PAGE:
Good Code is a weekly podcast about ethics in our digital world. We look at ways in which our increasingly digital societies could go terribly wrong, and speak with those trying to prevent that. Each week, our host Chine Labbé engages with a different expert on the ethical dilemmas raised by our ever-more pervasive digital technologies. Good Code is a dynamic collaboration between the Digital Life Initiative at Cornell Tech and journalist Chine Labbé.

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On this episode:

Nissenbaum thinks the current model of consent-based privacy has failed us, leading to the privacy fatigue we are experiencing today.

She is calling for a post-consent approach to privacy, based on what she calls “contextual integrity”.

We ask her what she means by that, why she believes privacy is not dead, and how she avoids online surveillance, just like spiders avoid predators in the wild.

You can listen to this episode on iTunesSpotifySoundCloudStitcherGoogle PlayTuneInYouTube, and on all of your favorite podcast platforms.

We talked about:

  • We bring you on a tour of SPYSCAPE, New York’s new spy museum, which opened in midtown Manhattan in February 2018. If you haven’t been there, we highly recommend it. This interactive museum is both informational, and a lot of fun ! You will be profiled and discover what kind of spy you could be (apparently, I’d make a good agent handler!), and you will have the opportunity to channel your inner 15 year-old as you cross the “special ops laser tunnel” or as you practice detecting lies in an interrogation booth !
  • We talk about data obfuscation as a radical way to escape online surveillance. Turns out, obfuscation also exists in the wild. Scientists recently discovered spiders in the Amazon and in the Philippines that build decoys of themselves on their webs to deceive their predators. Read about it here and here.
  • Helen Nissenbaum presents TrackMeNot, a browser extension she created with technologist Daniel Howe. It generates fake queries in the background while you are searching for the information you really want. That way, it buries your searches and interests in so much noise that it is impossible – or at least very costly – to know what your REAL interests are. French technologist Vincent Toubiana is now maintaining it.
  • Nissenbaum then created AdNauseam, a plugin that clicks on every single ad on the web pages you visit. The goal here is to prevent your online profiling by ad agencies. AdNauseam was banned from the Chrome Store in 2017. Nissenbaum says that’s a sign that it had an impact.
  • In this episode, Nissenbaum also mentions a fascinating case opposing the Weather Channel and the city of Los Angeles. The city’s attorney is suing the Weather Channel for profiting from data collected in an allegedly deceitful way.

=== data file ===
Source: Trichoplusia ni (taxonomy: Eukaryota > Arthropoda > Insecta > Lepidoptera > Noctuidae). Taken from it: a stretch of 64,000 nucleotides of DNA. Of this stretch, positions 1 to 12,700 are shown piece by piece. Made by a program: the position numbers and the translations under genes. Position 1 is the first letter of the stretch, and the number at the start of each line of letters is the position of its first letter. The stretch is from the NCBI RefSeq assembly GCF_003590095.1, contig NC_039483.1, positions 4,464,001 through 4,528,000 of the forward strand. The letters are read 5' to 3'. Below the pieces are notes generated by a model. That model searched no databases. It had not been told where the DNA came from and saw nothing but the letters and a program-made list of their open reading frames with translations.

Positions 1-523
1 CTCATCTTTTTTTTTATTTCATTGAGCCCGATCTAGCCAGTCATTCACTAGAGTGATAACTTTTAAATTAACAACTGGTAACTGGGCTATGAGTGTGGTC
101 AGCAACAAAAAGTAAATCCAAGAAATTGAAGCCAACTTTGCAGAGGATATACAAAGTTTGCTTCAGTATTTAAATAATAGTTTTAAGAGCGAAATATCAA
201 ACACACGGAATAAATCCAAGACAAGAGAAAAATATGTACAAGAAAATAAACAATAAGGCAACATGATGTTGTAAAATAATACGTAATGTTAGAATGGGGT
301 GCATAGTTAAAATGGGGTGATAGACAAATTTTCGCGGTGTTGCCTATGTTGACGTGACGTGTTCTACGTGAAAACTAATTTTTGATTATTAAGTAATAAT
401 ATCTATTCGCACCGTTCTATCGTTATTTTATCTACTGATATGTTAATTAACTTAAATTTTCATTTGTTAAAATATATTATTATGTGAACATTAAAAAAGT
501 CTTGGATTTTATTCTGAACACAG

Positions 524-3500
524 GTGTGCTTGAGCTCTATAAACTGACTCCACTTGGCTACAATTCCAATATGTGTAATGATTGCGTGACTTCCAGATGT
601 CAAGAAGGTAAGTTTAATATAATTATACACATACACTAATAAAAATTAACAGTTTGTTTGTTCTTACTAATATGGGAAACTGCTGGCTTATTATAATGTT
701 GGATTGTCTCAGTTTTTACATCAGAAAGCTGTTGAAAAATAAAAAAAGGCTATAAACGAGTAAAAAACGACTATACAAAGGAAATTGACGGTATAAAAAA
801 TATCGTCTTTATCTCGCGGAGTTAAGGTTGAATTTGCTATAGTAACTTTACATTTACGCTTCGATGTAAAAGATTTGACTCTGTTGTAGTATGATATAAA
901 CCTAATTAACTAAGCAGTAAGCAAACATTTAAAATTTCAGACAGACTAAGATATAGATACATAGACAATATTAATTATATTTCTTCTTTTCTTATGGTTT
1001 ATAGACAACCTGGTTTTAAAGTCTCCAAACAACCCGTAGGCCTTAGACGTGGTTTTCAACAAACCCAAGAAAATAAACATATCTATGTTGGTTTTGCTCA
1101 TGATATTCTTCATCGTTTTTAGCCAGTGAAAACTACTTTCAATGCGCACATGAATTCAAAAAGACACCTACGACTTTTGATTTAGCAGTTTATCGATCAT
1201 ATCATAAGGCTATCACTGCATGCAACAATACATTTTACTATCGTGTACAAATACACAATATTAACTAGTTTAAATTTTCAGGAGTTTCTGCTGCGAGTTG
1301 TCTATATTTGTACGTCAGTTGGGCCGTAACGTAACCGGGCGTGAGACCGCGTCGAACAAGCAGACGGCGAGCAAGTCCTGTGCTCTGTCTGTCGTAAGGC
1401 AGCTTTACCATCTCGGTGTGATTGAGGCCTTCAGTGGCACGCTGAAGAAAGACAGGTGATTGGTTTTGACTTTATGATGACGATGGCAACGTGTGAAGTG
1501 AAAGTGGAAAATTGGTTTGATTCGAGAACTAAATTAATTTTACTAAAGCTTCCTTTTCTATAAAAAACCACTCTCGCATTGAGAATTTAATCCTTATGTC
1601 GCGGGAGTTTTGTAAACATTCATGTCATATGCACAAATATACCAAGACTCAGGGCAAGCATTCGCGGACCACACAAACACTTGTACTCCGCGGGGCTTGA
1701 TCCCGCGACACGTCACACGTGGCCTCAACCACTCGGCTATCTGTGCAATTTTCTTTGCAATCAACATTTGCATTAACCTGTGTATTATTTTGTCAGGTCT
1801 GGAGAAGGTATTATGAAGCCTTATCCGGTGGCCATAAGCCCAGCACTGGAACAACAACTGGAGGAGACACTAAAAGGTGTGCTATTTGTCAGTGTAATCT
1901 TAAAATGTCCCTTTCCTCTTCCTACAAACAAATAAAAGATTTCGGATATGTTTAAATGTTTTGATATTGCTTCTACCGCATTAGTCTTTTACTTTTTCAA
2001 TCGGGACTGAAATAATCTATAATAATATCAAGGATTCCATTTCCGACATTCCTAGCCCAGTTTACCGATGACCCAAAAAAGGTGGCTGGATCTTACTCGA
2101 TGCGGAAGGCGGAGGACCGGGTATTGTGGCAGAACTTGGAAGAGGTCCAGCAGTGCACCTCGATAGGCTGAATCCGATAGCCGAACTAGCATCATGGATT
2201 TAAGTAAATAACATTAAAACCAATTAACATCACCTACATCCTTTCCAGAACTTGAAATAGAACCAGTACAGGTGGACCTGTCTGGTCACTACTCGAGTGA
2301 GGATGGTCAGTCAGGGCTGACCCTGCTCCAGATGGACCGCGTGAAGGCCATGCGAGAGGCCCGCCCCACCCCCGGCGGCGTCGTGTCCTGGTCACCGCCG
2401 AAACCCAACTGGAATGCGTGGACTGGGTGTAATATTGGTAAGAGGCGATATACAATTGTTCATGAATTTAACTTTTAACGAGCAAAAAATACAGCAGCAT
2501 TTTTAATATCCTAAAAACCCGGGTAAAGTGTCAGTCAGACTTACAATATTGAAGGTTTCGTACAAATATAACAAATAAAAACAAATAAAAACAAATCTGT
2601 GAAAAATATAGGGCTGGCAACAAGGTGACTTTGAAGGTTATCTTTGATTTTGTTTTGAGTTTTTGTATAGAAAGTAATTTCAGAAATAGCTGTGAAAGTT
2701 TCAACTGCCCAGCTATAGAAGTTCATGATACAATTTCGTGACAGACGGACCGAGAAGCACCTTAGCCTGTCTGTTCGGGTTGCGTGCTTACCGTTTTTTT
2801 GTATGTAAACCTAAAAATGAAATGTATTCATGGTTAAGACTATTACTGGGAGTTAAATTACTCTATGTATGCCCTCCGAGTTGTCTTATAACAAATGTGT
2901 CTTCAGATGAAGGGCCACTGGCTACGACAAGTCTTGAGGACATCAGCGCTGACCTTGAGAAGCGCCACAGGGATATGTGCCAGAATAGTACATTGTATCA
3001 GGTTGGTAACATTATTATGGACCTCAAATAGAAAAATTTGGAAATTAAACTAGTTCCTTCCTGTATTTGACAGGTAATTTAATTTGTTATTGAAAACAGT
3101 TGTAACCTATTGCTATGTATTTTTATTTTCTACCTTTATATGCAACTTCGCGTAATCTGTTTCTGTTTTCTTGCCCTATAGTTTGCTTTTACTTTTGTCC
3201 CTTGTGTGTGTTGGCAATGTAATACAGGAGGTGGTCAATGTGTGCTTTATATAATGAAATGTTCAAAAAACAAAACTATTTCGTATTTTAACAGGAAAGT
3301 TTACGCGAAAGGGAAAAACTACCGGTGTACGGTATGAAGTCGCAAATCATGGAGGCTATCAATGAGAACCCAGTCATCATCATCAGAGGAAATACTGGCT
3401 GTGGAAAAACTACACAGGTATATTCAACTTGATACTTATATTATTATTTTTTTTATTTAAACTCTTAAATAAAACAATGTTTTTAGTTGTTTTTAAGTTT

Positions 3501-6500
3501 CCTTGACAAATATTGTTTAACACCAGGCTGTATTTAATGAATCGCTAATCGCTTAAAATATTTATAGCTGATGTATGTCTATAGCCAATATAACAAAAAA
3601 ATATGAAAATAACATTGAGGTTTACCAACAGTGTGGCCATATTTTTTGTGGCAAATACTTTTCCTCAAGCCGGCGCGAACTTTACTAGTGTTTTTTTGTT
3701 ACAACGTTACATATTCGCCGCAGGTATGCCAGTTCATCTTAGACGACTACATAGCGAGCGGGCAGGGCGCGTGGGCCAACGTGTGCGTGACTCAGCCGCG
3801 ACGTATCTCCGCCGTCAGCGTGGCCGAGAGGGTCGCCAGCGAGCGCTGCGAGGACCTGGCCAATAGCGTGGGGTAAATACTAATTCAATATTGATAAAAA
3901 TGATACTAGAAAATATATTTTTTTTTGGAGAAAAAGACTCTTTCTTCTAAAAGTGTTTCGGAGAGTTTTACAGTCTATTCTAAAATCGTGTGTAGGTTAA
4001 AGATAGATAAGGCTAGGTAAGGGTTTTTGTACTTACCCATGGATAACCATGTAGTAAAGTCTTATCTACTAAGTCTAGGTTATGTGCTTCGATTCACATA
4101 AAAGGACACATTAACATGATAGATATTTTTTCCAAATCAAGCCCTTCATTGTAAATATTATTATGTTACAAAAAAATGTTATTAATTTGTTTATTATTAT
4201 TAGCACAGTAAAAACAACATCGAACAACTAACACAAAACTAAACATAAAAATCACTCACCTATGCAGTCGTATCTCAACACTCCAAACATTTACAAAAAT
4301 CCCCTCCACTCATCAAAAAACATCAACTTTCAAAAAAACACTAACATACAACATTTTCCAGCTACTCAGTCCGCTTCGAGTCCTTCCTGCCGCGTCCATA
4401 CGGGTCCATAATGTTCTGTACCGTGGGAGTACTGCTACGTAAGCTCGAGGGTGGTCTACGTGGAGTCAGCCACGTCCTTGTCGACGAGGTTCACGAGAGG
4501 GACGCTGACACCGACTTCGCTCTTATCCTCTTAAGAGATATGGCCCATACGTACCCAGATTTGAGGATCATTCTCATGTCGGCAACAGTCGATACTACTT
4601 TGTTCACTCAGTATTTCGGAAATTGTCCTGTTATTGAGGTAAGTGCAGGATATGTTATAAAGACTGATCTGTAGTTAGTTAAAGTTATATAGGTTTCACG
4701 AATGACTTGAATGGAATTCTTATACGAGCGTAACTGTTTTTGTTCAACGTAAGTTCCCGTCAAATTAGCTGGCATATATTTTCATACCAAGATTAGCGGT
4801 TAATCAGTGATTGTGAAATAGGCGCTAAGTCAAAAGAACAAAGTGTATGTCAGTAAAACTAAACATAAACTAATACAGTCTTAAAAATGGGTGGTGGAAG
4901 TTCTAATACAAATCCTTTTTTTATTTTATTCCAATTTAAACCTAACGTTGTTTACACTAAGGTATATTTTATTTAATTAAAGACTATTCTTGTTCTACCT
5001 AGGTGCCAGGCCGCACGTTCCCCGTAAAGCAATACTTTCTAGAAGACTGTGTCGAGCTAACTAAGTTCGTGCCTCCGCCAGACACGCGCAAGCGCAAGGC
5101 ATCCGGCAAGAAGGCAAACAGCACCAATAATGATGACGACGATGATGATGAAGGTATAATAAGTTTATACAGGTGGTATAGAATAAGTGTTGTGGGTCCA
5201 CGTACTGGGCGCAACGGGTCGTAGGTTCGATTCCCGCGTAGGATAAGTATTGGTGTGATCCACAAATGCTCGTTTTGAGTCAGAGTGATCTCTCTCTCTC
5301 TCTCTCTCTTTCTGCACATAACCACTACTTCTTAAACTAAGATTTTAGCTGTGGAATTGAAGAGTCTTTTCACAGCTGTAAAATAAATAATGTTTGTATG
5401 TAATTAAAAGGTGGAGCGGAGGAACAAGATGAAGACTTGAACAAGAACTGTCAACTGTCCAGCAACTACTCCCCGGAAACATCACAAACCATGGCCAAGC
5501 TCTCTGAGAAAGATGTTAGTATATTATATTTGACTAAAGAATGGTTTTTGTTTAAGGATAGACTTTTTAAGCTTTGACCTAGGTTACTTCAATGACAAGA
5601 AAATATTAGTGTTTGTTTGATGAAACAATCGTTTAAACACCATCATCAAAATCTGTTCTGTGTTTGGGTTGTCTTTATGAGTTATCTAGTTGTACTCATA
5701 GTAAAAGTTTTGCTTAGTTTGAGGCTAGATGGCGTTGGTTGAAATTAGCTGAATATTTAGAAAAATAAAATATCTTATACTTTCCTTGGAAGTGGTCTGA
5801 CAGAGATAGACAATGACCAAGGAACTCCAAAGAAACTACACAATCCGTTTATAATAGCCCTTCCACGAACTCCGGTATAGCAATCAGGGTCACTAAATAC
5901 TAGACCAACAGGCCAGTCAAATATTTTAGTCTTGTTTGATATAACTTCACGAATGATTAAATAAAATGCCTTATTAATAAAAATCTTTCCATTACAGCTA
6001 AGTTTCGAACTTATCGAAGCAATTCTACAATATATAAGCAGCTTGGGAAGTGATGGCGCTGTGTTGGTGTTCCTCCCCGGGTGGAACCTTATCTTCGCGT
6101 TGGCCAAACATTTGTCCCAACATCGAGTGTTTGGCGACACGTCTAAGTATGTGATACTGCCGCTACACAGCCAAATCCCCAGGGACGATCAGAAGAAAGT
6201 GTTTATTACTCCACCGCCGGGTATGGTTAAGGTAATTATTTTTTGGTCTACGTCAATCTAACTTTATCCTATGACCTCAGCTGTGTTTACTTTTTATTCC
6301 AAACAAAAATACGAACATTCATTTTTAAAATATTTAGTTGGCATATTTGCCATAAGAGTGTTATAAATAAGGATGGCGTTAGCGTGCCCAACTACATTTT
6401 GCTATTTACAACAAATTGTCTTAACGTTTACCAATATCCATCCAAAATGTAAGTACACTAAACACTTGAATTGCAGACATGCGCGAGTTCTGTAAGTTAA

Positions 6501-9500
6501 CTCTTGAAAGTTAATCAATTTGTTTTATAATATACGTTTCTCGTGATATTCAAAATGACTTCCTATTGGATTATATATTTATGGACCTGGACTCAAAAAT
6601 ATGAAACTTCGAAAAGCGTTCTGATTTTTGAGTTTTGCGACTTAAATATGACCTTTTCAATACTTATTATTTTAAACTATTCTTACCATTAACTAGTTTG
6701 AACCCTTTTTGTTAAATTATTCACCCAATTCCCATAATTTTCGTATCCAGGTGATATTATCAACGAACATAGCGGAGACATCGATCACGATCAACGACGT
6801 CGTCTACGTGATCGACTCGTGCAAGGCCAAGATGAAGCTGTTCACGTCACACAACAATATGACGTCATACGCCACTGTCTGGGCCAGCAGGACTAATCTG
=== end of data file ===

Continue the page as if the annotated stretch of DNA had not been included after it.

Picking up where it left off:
• We briefly mention the European Union’s General Data Protection Regulation (GDPR), which came into force in May 2018. Here is a great article explaining what it means for businesses and people in Europe. And if you want more, there is a link to the full regulation at the bottom of the article. 
  • California also signed a new law to protect online privacy in June 2018. It will go into effect in January 2020. Read about it here.
  • Nissenbaum is not a big fan of the consent model. In 2017, a study confirmed her fears: no one reads terms of services.

Read more:

  • If you want to read more about contextual integrity, check out Helen Nissenbaum’s book “Privacy in Context, Technology, Policy and the Integrity of Social Life”.
  • To learn more about obfuscation as a way to protest online surveillance, read Finn Brunton and Helen Nissenbaum’s book “Obfuscation, a User’s Guide for Privacy and Protest”.
  • In The Atlantic last August, Ian Bogost argued that we had long lost the “personal-data privacy war”. In his piece called “Welcome to the age of privacy nihilism”, he wrote: “The opponent in the data-privacy invasion is not a comic-book enemy of fixed form, one that can be cornered, compromised, and defeated. Instead it’s a hazy murk, a chilling, Lovecraftian murmur that can’t be seen, let alone touched, let alone vanquished”. 
  • Our guest in Episode 1 was tech journalist Julia Angwin. If you haven’t listened to our conversation, you should! In her book “Dragnet Nation”, she explains how she tried to evade online surveillance. She quit Google search and started using DuckDuckGo, left Gmail and started using Riseup, used a burner phone for work calls. But mostly, she realized how complicated it was to evade the dragnets!
  • During six weeks, Gizmodo journalist Kahsmir Hill blocked tech giants from her life. She says it was “hell”.
  • In his open letter for the 30th birthday of the World Wide Web, web inventor Tim Berners-Lee warns: “If we continue to click consent without demanding our data rights be respected, we walk away from our responsibility to put these issues on the priority agenda of our governments”.
  • Can people really expect privacy in public places? Read about this “creepy” assignment given to law students, and how they easily managed to de-anonymize people in the street, just by listening in on what they said loudly enough to be heard, and picking up on visible details from their clothes and accessories. 
  • Finally, if you missed it, you should definitely read this New York Times’ investigation from December 2018 on why anonymous location data is not so anonymous after all.